Based on the contending views that have emerged from members, particularly with regards to the current state of the cost of living in Brazil, two general statements can be made in order to describe their standpoint.
The first one pertains to the view that the prices depend on the location of the property. Living in Brazil’s tourist hotspots such as Pipa, Natal, and Fortaleza can be quite expensive. This is since these areas primarily cater to the tourist market. In addition, these areas are regularly visited by tourists. Plus, its resources are always in demand or in use, making it apparent that these areas follow the law of supply and demand.
The high rates for air fares, car rentals, hotel accommodations, and dining expenses are actually reflective of these demands. Hence, these areas really generate relatively higher expenses as compared to other less known tourist hotspots in South America, which seem also reflective of Brazil’s popularity with tourists along with its position as an established tourist destination. Therefore, if one should decide to live in a tourist area, then a buyer should also pay like a tourist.
Secondly, Brazil is seen as an inexpensive destination for those who are planning for a short stay or just for the holidays. This is opposed to those who choose to relocate in the country and earn their living there. Thus, since Brazil has one of the world’s lowest paying salaries along with the fact that the most basic needs in the region are also quite expensive albeit at local rates, one should really work hard to earn a decent living in Brazil. This is especially true if you wish to survive in Brazil. For instance, a couple living in relative comfort and having two school-aged children, a house of their own, a housekeeper, and a gardener, their expenses would mount up to approximately R$ 10860. However, if it is converted into Euros or Pounds, the monthly expense would only sum up to a little over 4,000 or 3,000, respectively.
Therefore, living expenses in Brazil vary greatly on where and how one intends to live in this country. Thus, in the thread, what remain noticeable are the contradicting views given by most members about their ideas that the cost of living in Brazil is inexpensive.
Thus, Brazil is not included in the list of countries that a foreigner can move into in the hopes of making a better life solely based on financial gains. Foreigners who come to Brazil to relocate may find it difficult to secure a job that pays salaries comparable to the wage rates in their own countries. Unless they are skilled foreign professionals being transferred to this country with expatriate contracts, these people will be forced to find a source of income. Thus, it is a known fact that Brazil offers one of the world’s lowest salary wages and has a high unemployment rate.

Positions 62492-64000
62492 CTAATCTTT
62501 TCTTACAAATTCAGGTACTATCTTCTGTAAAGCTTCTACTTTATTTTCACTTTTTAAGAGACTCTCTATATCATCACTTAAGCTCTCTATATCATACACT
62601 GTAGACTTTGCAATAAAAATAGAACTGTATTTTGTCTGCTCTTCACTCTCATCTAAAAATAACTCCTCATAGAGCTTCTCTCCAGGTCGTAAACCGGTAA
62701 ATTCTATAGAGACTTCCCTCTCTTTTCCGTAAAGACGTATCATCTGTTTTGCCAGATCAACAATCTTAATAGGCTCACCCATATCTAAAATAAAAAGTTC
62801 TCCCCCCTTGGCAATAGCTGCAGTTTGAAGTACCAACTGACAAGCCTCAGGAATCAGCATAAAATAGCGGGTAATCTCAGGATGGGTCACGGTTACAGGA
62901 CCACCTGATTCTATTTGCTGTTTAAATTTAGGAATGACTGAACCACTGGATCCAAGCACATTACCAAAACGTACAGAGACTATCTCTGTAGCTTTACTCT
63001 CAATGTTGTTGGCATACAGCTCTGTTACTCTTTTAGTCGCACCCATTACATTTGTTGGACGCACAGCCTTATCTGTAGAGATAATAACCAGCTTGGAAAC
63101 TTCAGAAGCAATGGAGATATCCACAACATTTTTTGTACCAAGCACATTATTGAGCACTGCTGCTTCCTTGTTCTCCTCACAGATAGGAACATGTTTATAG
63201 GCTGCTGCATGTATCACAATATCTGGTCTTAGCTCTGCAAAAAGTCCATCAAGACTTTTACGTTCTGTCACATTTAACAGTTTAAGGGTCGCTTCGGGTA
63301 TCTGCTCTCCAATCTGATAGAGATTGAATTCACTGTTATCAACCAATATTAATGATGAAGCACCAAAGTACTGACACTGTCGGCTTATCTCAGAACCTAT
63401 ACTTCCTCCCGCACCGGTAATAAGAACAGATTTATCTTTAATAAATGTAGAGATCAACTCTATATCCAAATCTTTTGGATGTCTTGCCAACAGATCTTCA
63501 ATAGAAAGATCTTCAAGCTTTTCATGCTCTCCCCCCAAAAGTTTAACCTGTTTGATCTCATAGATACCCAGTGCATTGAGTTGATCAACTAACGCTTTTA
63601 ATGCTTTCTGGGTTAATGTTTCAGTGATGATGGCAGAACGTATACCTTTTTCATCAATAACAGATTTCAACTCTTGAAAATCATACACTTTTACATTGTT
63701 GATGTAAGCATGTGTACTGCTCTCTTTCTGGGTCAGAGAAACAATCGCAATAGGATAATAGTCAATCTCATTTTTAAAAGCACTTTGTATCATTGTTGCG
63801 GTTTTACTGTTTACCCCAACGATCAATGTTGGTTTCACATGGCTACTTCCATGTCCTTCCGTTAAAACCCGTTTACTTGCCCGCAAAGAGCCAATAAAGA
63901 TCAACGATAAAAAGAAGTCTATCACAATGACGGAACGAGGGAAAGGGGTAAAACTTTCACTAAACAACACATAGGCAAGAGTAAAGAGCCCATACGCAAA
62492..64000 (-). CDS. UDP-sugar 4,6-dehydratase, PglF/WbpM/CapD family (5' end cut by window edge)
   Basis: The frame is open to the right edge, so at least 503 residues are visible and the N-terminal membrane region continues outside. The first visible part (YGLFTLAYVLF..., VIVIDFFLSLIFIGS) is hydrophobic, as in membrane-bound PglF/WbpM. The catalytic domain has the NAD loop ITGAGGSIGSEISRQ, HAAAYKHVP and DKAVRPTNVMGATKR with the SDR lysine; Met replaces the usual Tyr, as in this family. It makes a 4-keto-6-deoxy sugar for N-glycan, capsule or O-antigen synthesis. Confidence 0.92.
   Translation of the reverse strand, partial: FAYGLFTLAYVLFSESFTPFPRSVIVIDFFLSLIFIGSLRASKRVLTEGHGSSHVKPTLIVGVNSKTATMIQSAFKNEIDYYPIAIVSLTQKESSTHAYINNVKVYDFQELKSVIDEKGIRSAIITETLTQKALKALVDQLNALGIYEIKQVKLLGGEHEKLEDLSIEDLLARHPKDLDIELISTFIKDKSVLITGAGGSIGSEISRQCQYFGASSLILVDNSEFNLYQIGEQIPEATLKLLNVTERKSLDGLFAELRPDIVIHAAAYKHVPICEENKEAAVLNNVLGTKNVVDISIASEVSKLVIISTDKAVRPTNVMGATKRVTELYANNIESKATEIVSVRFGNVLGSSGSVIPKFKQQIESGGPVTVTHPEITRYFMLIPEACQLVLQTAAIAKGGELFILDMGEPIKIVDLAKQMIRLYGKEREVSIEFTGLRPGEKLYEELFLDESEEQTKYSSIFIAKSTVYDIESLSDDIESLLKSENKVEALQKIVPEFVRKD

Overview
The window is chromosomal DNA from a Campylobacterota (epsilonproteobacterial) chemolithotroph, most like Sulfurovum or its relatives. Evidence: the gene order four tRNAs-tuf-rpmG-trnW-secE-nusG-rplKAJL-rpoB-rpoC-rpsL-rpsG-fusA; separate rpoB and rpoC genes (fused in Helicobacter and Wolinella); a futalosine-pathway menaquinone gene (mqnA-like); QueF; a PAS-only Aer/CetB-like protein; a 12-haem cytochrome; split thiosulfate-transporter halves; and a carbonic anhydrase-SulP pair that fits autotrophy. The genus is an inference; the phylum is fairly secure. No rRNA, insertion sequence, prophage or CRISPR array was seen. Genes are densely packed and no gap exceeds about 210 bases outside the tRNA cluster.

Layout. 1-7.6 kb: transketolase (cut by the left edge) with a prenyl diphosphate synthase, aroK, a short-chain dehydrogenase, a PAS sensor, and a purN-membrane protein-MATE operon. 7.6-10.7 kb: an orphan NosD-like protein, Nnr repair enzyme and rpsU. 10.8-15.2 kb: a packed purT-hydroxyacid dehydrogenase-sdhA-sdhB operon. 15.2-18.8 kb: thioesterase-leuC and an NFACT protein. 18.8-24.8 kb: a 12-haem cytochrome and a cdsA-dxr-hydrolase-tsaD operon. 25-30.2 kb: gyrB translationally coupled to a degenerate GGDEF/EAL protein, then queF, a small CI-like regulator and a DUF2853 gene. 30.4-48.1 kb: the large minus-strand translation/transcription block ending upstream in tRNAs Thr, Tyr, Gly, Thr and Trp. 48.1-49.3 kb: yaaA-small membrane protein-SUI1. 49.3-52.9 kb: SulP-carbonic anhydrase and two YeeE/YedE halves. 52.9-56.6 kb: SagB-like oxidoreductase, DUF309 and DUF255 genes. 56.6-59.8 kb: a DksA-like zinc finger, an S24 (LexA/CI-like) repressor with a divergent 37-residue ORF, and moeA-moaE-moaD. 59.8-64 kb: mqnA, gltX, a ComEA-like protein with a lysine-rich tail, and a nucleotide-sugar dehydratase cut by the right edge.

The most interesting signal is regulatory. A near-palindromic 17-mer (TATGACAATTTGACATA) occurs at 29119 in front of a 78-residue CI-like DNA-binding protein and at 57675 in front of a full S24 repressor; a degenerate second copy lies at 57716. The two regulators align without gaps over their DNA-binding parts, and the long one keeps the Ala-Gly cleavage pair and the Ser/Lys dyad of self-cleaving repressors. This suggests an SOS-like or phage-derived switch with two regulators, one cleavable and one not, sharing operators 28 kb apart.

Hence, there are many bureaucratic procedures that a foreigner needs to comply with, especially if the purpose were to secure employment and to live in Brazil. Unless one is married to a local or possesses a special skill, securing a resident’s permit (vista permanente), which contains a foreigner’s registration number, can be very difficult to acquire. In addition, a tax registration number (CPF) and a work permit (carteira de trabalho) should be acquired in order to work and live in Brazil. Furthermore, one has to contend with the low salary wage, which usually fails to merit the responsibilities that come with the position. Since the minimum wage in Brazil is R$240. Because the salary is often calculated as a multiple of the mentioned wage, many people cannot get by with their salaries and are forced to find different jobs. This even includes professionals.
Aside from this, companies also face heavy overheads under the Brazilian labor laws. They are obliged to provide their employees with health insurance, travel allowances, holiday payments, and food baskets, which would generally double the value of their actual salary. These companies are also heavily taxed and are quite unable to access credits. This is since the Brazilian interest rates are quite high.
A foreign national that has a heavily demanded product or service may opt to work alone. Although setting up a company may be expensive and extremely bureaucratic, such an endeavor is a good alternative. In fact, Brazil has one of the world’s highest rates of self-employed people. Plus, Brazilian companies are used to dealing with such entrepreneurs. They often offer tailored services and even save their client companies from the cost of employing extra labor.
Thus, the streets of Brazil are certainly not paved with gold but one can live a life of relative comfort and contentment if one strives hard and works for it.